4 Questions to Consider When Assessing Your Church’s Outdoor Space Blog Feature
Mark Underwood

By: Mark Underwood on March 11, 2022

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4 Questions to Consider When Assessing Your Church’s Outdoor Space

Church Design | emotional wellbeing | Great Outdoors

Spring is just around the corner, so it’s time to start thinking about your church’s site and outdoor space. In the world of church design and construction, we often stress the importance of interior connection spaces like church lobbies, cafés, and worship venues, but outdoor space is also a critical zone for building relationships and supporting ongoing ministry.

Being intentional about your landscape design can help play a part in the discipleship journey, in serving your community, and in creating restorative environments for wellbeing. Research shows that millennials, and people of all generations, appreciate and benefit from outdoor experiences.

Time spent in nature can benefit us physically and emotionally by:

      • reducing stress, anxiety, and depression
      • aiding in weight management
      • keeping blood pressure to a healthy level
      • helping to support the immune system
      • boosting creativity and problem-solving skills
      • sharpening mental focus, concentration, and memory


Aspen's Senior Landscape Architect, Mark Underwood, takes us into the world of church landscape design:




If you’re a pastor, ministry leader, or facility manager, it might be confusing to know where you should even start to assess your church’s outdoor space. Considering the following questions will help you get an idea for how your site reflects your values and DNA, supports your ongoing ministries, and creates spaces for relationships and individual growth. For a deeper dive into this topic, download the free PDF resource, The Great Outdoors–Church Site Assessment.


1. What first impressions does your site offer to newcomers?



Chapel Pointe, Hudsonville, Michigan


        • What is your natural landscape like?
        • Are there trees, lakes, and other natural elements on the site?
        • Are your gardens being maintained?
        • Does your site have enough lawn space?

2. Is your site appropriate for prayer, rest, and reflection?



Benet Academy, Lisle, Illinois


        • Does your site offer respite from a chaotic world?
        • Are there benches or other outdoor seating?
        • Are there paths and walkways where people can roam?
        • Does the site connect to God through nature?


3. Does your site have good interplay between indoors and outdoors?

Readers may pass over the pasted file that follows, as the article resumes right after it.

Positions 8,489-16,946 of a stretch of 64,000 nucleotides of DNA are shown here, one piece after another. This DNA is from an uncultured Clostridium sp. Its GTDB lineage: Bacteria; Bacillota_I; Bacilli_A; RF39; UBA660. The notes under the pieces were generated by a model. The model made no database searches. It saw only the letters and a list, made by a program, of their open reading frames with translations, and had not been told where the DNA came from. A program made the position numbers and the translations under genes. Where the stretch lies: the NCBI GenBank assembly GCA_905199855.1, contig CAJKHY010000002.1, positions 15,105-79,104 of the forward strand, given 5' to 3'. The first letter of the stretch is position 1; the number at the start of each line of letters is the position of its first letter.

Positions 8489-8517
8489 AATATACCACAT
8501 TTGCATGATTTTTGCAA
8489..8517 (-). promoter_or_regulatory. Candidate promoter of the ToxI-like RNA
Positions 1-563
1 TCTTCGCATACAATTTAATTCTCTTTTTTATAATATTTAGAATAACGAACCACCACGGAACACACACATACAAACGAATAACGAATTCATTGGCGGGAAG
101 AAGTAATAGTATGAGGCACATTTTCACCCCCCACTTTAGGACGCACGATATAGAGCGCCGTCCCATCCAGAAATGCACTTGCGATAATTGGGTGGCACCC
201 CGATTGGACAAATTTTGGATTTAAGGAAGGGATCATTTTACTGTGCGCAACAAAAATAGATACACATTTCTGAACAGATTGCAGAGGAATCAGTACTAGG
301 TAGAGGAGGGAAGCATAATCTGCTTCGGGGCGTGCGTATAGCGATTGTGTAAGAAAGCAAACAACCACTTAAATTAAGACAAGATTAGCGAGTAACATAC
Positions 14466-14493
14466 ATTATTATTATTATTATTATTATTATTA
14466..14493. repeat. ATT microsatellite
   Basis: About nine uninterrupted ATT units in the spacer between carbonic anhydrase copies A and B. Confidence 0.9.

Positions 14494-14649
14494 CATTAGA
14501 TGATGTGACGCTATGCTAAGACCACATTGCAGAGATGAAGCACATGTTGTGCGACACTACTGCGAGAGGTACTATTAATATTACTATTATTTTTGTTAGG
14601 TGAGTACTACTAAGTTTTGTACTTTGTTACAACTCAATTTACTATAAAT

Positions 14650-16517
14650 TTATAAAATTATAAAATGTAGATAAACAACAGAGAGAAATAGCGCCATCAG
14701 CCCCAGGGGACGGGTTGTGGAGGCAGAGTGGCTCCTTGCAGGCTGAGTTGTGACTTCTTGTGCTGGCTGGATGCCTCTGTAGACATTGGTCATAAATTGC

Hickory Creek Church, Frankfort, Illinois



Chapel Pointe, Hudsonville, Michigan


        • Does your building bring in natural light and afford views of the surrounding landscape from the inside?
        • Have you utilized spaces between buildings as additional open-air outdoor spaces with seating?
        • What kinds of windows and doors does your building have connecting the indoors to the outdoors? Are there garage doors that can open to bring more of the outdoors in?
        • Do you have an outdoor café or multipurpose space?


3. How is your church's unique DNA being expressed through the site?



The Fields Church, Mattoon, Illinois


        • Does your outdoor space convey your message and mission?
        • What ministry opportunities does it create or support?
        • Are your outdoor spaces playing a role in the discipleship journey?


Take the Next Step

Now that you’ve thought through these questions, how do you take the next step toward maximizing your church’s outdoor space? This is an area where you’ll want to reach out to an expert. It’s best to start those conversations as early as possible, so your outdoor space can be addressed as part of the full vision for your site. We’d love to dream with you and help you make the most of your site so it can help support ministry, build relationships, and bring people closer to God.


About Mark Underwood

Mark Underwood joined Aspen Group as Senior Landscape Architect in 2019. In his role he does big picture planning, site development, and detailed design for the church projects we work on. This includes entries, parking lots, plazas, gathering spaces, prayer gardens, play spaces, and athletic courts and fields. Mark and his wife, Melissa, have five children and enjoy church and Sunday School, athletic events, yard and board games, camping, fishing, and hanging out around a bonfire.